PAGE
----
Understanding Comics - Scott McCloud

DESCRIPTION DOESN’T END: The legacy of boxed text indoctrinates a lot of GMs with the idea that you describe the environment up front and then, from that point forward, the players are just taking actions within the pre-established environment. But that’s an artificial dynamic. Instead, details of the setting can continue flowing through the description of that action: The crunch of broken glass beneath their feet as they move across the room. The coppery smell of blood as they draw near the corpse. The sudden chill from the wind whipping in through the shattered window.

Like most rules of thumb, of course, none of these should be treated like straitjackets.

This is an updated and expanded version of a tip that originally appeared in 2011.

Call of Cthulhu (5th Edition Revised) - System Cheat Sheet

(click here for PDF)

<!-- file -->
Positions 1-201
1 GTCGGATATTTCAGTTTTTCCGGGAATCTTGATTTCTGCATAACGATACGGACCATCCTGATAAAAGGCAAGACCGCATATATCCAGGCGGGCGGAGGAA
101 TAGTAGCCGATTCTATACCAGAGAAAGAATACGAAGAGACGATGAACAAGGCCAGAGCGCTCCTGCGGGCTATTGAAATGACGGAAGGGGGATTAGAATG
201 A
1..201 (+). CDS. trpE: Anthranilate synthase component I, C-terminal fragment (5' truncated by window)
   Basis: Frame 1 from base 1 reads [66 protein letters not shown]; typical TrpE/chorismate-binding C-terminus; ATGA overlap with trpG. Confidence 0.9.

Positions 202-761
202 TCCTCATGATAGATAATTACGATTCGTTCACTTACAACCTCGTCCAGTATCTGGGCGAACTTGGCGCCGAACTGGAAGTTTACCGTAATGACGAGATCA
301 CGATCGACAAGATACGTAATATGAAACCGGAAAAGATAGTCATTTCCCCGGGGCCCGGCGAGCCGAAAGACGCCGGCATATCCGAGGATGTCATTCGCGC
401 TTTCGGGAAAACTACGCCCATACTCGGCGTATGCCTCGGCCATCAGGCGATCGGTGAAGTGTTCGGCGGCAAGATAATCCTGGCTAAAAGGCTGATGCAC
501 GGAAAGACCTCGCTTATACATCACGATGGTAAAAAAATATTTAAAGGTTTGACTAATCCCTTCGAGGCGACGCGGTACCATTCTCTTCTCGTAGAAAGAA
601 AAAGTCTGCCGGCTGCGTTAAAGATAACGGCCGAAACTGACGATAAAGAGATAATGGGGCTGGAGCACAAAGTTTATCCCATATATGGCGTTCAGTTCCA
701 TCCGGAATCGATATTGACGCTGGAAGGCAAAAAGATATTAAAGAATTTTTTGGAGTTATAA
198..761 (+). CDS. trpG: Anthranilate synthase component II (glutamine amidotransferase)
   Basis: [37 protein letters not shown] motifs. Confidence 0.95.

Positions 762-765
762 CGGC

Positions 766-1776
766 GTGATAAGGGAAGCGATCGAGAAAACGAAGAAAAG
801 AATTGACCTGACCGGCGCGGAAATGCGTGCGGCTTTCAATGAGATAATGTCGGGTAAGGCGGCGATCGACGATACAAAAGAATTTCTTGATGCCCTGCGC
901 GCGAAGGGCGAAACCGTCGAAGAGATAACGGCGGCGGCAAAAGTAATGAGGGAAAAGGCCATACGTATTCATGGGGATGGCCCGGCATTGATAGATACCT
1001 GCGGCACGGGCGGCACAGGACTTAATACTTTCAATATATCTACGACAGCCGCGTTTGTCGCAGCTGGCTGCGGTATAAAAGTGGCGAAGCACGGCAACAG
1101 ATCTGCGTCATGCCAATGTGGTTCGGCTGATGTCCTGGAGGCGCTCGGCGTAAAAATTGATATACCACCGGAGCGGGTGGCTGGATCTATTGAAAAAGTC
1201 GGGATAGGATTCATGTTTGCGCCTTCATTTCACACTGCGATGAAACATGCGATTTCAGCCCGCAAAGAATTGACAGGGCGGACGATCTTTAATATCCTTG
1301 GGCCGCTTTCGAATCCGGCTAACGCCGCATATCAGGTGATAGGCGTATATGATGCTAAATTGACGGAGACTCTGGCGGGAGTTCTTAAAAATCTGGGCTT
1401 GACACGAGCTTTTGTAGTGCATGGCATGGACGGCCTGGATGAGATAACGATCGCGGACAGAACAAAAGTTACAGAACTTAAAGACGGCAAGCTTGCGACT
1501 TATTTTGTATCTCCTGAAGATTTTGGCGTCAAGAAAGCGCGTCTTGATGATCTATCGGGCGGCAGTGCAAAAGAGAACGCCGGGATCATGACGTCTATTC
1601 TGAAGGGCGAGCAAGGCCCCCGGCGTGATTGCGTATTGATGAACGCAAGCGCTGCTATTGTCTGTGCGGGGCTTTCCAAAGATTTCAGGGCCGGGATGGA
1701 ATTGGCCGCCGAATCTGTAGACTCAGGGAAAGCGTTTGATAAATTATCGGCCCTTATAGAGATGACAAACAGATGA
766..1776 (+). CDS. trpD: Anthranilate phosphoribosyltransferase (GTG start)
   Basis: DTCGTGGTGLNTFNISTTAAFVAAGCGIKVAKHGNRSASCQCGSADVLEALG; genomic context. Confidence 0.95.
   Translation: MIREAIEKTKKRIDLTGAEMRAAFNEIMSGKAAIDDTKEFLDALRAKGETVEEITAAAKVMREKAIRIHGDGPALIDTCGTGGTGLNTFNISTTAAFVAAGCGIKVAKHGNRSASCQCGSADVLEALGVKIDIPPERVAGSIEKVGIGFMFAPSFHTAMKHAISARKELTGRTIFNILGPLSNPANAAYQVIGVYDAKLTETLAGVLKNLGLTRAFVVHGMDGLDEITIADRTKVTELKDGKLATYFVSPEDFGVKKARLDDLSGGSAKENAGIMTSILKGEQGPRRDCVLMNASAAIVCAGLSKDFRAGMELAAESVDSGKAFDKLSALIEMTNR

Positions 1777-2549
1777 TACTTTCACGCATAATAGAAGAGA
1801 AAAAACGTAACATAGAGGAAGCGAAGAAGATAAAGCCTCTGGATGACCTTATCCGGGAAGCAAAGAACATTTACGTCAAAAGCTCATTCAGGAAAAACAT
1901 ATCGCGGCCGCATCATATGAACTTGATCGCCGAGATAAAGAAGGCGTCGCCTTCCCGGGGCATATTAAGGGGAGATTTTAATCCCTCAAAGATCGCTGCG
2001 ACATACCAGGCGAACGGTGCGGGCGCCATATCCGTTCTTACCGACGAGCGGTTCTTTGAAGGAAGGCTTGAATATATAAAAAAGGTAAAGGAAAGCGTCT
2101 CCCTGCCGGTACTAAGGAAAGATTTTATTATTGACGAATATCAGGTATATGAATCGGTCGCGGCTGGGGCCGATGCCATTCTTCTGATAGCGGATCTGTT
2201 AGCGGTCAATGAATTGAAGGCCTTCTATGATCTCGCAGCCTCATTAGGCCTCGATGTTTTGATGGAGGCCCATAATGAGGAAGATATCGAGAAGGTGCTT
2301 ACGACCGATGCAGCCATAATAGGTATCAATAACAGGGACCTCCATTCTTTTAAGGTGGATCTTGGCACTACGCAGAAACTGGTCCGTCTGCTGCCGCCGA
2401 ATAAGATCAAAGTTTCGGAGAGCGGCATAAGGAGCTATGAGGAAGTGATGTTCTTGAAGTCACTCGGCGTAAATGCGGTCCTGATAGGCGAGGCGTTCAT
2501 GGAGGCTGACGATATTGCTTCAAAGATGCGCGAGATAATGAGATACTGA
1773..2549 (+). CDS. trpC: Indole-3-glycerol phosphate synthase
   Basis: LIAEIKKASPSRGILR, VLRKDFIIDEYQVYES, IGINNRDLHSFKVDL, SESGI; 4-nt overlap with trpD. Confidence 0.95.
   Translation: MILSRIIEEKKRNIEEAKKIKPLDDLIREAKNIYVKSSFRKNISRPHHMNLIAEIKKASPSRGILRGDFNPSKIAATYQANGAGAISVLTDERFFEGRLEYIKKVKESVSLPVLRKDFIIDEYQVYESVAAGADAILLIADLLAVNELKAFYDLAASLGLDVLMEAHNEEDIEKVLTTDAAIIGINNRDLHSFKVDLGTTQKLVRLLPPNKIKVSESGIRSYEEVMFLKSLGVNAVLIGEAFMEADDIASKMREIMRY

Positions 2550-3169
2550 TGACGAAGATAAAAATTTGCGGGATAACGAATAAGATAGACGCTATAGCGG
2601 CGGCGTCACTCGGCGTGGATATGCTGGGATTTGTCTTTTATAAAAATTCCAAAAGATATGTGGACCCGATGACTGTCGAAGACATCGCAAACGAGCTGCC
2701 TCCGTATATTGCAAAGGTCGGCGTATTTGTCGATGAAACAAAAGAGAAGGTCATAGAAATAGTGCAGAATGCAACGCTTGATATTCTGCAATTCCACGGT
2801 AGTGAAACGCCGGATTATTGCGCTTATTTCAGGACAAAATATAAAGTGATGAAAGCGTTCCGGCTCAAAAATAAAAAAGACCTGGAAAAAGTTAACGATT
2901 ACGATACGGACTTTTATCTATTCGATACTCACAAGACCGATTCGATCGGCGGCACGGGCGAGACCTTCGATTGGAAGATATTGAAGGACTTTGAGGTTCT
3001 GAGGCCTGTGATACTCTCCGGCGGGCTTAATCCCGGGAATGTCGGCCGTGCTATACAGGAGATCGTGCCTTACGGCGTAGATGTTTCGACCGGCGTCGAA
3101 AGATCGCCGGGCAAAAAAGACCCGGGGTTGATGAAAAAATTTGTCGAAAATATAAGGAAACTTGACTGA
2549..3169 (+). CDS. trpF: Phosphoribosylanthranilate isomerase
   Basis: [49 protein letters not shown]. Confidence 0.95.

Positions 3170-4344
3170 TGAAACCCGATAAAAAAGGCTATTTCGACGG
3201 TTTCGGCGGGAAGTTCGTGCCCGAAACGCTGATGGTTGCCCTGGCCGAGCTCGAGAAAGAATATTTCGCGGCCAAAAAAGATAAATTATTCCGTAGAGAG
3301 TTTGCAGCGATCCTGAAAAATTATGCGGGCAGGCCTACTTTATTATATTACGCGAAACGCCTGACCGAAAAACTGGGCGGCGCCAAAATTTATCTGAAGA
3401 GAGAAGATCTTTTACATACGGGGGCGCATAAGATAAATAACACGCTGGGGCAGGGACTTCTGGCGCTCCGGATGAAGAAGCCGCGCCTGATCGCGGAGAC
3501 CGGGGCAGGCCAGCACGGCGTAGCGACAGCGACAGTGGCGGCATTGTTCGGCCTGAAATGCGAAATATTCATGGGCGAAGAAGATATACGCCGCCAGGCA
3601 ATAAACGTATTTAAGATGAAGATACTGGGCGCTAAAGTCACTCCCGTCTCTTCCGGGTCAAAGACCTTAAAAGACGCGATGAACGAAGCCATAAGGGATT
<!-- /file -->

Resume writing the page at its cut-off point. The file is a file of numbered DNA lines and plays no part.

Although this cheat sheet has been specifically designed for the Revised 5th Edition of Call of Cthulhu (because that is the version which I use), it should serve just as well with the original 5th Edition and 6th Edition because the changes between those editions are essentially inconsequential. (The only reason I don’t use 6th Edition is because (a) I already own 5th Edition, (b) I like the cover painting for the revised 5th Edition better, and (c) I find the 6th Edition rulebook virtually illegible because of the fonts used.) It can also probably be used nigh-seamlessly with 2nd, 3rd, and 4th Editions, as the mechanical changes from those editions to 5th Edition are limited, if I recall correctly, to a very minor revision of the skill list and some changes to character creation mechanics (which don’t affect these cheat sheets). The change from 1st Edition (which I do not own) to 2nd Edition reputedly includes a rather major change to the magic system, so this cheat sheet will probably be of less worth to anyone still running a 1st Edition campaign.